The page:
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Harvard Law School Changes Admissions Process, Makes LSAT Optional

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Harvard Law School has made the submission of LSAT scores optional
Harvard Law School has made the submission of LSAT scores optional
(Photo : Natalie Behring/Getty Images)

Harvard Law School has switched up its admissions process. This time, it no longer requires the Law School Admission Test (LSAT) for admission.

For decades, the LSAT has always been a test to determine whether a student is capable of learning the law. This fall, though, Harvard Law School will be allowing applicants to submit their scores from either the Graduate Record Examination (GRE) or the LSAT, The Washington Post reported.

This major change is said to be part of the university's efforts to expand access. School officials believe that this could make it easier and less expensive for students to apply.

The announcement was made this week. This came before the American Bar Association has considered changing its standards to allow tests other than the LSAT.

The University of Arizona College of Law was the first law school in the country to allow applicants to submit GRE scores instead of LSAT scores last year. Harvard's decision would play a significant role in upending the admissions process for legal education.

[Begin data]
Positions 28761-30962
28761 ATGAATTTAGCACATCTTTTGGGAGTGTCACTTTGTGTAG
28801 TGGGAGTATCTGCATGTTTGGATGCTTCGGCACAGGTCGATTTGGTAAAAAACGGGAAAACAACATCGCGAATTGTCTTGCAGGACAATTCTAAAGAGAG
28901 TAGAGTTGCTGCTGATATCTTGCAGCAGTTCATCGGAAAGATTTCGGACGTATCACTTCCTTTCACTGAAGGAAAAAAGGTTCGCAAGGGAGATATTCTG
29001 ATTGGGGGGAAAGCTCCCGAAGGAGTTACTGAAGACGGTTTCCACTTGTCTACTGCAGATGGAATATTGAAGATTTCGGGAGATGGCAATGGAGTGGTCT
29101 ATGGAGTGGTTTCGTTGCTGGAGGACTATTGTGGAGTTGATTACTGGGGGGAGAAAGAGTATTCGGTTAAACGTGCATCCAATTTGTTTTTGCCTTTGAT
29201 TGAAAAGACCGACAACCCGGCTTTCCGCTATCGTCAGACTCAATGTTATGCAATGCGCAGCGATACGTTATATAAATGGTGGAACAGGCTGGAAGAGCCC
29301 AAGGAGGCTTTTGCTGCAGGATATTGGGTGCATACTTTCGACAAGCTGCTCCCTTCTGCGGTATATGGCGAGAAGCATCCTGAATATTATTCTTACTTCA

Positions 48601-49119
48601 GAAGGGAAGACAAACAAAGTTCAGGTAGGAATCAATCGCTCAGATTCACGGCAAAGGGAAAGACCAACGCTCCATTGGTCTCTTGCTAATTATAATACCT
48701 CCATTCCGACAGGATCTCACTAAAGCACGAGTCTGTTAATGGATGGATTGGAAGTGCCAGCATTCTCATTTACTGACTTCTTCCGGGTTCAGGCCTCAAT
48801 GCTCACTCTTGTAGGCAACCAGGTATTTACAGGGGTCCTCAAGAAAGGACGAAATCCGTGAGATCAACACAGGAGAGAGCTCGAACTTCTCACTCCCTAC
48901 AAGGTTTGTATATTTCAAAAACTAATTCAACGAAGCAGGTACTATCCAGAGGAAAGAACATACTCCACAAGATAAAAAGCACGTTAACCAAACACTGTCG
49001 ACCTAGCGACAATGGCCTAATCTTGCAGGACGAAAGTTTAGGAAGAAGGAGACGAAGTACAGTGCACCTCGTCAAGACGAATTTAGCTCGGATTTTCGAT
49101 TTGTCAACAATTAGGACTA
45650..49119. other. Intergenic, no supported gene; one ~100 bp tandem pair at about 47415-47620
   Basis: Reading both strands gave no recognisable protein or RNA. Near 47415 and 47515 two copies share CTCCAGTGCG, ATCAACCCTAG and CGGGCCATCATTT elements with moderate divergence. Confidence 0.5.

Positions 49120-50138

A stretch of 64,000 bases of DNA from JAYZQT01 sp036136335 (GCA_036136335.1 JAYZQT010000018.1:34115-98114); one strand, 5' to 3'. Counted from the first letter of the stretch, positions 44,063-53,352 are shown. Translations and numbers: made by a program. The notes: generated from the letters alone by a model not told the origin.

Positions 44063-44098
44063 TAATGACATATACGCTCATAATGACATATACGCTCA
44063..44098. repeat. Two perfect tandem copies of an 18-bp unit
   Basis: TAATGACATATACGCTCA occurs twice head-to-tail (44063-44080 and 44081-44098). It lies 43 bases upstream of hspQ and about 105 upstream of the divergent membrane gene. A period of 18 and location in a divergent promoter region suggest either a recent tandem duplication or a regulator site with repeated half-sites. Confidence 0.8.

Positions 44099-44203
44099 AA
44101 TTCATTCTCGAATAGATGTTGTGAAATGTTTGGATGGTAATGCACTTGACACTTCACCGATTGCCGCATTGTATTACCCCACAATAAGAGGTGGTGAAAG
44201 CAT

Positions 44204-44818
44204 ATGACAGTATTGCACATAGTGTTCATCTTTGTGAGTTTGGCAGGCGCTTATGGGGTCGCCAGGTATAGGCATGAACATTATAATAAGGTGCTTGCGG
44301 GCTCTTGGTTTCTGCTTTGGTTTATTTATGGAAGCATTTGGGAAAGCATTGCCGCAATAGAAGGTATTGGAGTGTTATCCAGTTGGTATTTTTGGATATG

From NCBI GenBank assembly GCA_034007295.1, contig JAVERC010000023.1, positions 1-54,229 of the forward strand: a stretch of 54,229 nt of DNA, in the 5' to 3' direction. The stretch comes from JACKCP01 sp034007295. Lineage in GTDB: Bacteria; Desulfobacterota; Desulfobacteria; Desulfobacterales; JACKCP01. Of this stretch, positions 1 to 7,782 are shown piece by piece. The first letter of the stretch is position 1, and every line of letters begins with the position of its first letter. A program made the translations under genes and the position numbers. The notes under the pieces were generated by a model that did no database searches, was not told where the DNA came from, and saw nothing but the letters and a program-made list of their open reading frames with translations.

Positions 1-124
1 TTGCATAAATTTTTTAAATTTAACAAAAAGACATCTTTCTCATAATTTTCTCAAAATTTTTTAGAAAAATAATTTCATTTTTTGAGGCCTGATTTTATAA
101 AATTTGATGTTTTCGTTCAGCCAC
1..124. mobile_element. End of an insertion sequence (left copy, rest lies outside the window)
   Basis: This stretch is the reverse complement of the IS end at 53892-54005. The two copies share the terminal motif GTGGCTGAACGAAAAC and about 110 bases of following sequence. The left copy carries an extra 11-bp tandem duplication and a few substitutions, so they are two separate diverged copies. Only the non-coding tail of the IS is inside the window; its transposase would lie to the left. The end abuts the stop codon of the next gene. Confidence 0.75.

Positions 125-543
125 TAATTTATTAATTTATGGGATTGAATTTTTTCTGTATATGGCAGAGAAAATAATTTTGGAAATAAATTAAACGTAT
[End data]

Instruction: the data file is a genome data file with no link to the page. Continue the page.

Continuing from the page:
Bill Henderson, a professor at the Maurer School of Law at Indiana University at Bloomington, described it as "a very big deal" and a "wise move." He noted that Harvard and Yale were the institutions that initially used LSAT scores to gauge a student's capabilities to learn law.

This was because, during the postwar years, there were several applicants who wanted to study law. Today, however, the volume of applicants has dropped.

According to Fox News, officials at Harvard approved the change after it completed an anonymized, statistical study. It found that the GRE is also a valid predictor of first-year grades.

Schools have continued to change their processes to make sure that students apply with them. Some, who also made LSAT scores optional, were criticized as only trying to expand their consumer base. However, Kyle McEntee, executive director of Law School Transparency, said that Harvard will not face the same backlash.

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